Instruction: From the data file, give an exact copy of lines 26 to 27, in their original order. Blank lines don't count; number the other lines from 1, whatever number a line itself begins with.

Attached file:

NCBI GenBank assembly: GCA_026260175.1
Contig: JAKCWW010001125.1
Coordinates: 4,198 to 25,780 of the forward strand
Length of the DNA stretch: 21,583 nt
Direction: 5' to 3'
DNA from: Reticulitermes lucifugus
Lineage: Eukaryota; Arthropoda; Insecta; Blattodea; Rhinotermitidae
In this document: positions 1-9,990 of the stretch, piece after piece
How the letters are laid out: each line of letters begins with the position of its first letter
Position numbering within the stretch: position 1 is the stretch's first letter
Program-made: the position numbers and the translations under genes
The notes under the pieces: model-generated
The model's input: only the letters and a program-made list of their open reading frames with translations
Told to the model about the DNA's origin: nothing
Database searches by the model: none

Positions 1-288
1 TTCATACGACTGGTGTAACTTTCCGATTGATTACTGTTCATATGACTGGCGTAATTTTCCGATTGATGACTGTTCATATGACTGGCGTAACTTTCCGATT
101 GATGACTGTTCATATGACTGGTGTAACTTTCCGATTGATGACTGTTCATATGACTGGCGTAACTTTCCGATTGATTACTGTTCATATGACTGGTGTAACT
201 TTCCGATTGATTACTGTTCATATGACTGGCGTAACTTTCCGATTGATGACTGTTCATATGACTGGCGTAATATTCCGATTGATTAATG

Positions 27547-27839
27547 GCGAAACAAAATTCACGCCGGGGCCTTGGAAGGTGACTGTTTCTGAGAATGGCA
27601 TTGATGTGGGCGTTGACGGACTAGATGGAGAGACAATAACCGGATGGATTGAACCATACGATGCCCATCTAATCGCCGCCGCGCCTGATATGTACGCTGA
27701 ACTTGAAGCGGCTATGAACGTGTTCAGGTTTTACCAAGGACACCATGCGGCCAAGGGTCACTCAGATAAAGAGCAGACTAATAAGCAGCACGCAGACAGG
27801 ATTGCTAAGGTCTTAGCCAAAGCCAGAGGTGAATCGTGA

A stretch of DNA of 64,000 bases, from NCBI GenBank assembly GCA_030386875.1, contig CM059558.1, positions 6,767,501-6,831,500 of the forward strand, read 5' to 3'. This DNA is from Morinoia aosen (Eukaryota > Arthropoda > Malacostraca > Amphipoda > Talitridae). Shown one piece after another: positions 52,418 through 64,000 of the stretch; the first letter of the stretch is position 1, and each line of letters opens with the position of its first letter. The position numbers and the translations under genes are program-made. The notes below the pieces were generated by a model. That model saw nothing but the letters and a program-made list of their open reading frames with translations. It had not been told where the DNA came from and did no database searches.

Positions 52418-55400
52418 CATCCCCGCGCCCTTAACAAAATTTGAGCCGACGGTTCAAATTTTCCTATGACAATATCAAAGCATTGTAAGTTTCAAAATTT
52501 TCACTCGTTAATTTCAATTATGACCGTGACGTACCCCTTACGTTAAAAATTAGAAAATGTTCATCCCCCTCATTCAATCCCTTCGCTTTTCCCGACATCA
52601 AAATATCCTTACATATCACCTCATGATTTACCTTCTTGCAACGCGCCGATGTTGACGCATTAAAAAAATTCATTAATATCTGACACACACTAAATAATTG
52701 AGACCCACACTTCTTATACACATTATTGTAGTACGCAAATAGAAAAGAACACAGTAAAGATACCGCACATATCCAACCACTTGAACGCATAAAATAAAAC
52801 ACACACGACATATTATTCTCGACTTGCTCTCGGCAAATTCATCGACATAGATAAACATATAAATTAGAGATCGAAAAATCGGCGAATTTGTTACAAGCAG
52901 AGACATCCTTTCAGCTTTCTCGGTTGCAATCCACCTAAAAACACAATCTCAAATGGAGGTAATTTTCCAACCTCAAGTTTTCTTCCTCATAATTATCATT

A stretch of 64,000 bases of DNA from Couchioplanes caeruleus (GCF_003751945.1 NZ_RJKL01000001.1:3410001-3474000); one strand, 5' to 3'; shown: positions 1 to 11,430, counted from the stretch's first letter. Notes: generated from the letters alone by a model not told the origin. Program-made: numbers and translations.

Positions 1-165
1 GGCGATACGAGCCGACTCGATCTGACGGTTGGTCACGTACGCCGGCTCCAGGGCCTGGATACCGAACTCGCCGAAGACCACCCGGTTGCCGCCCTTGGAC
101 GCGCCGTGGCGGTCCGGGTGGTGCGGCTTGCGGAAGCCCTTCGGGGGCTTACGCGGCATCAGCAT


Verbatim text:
Positions 52418-55400
52418 CATCCCCGCGCCCTTAACAAAATTTGAGCCGACGGTTCAAATTTTCCTATGACAATATCAAAGCATTGTAAGTTTCAAAATTT